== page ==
I think there's a slippage in this essay between the tradition of rural "English eerie," which certainly predates M. R. James (by decades...) and its current manifestations, which respond to various contemporary cultural pressures like the security state &c. One of my favorite Gothic tropes is the danger of moving: the moment you leave your familiar house for another strange space, you've suddenly rendered yourself vulnerable to the supernatural forces that have been lurking all around you all this time. (And whatever you do, don't rent. That's the worst option...) Leaving urban environments for the country, which in other literary contexts is normally figured as a positive move (city-country, corruption-purity, artificial-natural, etc.), in Gothic releases all sorts of violence.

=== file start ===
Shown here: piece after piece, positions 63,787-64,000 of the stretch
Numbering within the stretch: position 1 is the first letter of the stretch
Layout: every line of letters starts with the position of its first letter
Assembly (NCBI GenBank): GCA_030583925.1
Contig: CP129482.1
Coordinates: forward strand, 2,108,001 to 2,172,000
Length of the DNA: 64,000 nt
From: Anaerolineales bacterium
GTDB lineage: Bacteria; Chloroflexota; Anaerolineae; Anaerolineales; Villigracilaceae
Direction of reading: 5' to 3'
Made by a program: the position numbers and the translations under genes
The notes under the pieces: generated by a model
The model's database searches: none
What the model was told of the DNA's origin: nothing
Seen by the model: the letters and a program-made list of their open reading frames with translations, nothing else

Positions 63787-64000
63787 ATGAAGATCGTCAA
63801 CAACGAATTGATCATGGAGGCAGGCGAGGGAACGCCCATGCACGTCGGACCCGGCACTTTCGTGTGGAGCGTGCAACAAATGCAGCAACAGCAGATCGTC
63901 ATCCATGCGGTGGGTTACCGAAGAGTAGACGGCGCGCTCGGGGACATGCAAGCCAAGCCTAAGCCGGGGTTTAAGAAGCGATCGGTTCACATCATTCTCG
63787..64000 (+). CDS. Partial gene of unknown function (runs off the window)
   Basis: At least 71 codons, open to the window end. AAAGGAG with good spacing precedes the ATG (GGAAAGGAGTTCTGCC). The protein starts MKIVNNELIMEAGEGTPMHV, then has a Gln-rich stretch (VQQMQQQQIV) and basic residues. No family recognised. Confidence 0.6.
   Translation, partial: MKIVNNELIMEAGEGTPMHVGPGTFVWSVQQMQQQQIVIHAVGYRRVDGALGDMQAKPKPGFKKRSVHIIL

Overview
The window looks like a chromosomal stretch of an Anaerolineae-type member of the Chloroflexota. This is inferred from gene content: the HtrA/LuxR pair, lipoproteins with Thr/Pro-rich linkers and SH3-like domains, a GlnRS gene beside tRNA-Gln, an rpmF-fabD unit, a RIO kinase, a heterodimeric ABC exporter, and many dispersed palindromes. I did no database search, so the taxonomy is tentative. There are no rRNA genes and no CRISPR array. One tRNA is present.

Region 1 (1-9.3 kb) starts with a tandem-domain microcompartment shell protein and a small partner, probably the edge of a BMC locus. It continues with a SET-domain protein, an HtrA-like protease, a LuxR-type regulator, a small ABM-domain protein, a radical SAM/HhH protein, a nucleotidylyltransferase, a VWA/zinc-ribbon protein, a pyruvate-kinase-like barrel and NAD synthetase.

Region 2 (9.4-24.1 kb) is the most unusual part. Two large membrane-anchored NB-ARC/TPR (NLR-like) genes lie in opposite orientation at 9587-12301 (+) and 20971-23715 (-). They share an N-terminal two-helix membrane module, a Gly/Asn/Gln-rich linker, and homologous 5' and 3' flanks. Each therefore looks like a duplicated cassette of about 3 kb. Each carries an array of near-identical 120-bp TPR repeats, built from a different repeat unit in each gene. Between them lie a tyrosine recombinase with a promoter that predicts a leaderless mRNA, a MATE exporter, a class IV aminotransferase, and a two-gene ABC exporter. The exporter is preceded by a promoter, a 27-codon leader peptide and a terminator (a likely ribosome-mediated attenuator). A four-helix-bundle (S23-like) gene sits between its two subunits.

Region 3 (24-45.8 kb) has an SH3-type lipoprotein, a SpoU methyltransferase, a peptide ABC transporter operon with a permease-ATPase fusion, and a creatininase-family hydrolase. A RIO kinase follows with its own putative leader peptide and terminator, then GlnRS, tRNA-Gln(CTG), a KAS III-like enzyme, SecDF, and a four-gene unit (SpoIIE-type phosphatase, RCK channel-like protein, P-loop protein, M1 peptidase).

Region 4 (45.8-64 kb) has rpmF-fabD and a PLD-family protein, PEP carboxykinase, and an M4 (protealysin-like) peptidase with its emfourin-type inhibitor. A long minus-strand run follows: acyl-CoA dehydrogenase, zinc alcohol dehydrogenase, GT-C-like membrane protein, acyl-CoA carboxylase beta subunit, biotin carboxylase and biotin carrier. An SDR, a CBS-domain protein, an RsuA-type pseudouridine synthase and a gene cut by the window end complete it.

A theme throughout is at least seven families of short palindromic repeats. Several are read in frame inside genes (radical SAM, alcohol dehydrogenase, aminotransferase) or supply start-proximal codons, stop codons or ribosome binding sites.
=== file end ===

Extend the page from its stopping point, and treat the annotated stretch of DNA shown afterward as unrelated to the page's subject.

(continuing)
posted by thomas j wise at 4:59 PM on April 26, 2015 [9 favorites]


It's a straight line from Arthur Machen to Ramsey Campbell.
posted by Faint of Butt at 5:05 PM on April 26, 2015 [3 favorites]


My wife and I have been watching a long-running travel show set mostly in the UK; it is spooky as shit. Especially the Daleks.
posted by sebastienbailard at 5:07 PM on April 26, 2015 [21 favorites]


Britain is an overwhelmingly tame land, so we find terror and despair in absolutely everything.
posted by dng at 5:08 PM on April 26, 2015 [19 favorites]


a spectred rather than a sceptred isle
That's some clever anagramming!
posted by moonmilk at 5:13 PM on April 26, 2015 [10 favorites]


He mentions the band The Owl Service, not the novel... but wait, okay he does mention the novel a bit later on. Part of the sub-genre of urban English children going out on vacation to the wild countryside, and succumbing to unnatural possession by ancestral spirits.
posted by ovvl at 5:27 PM on April 26, 2015 [2 favorites]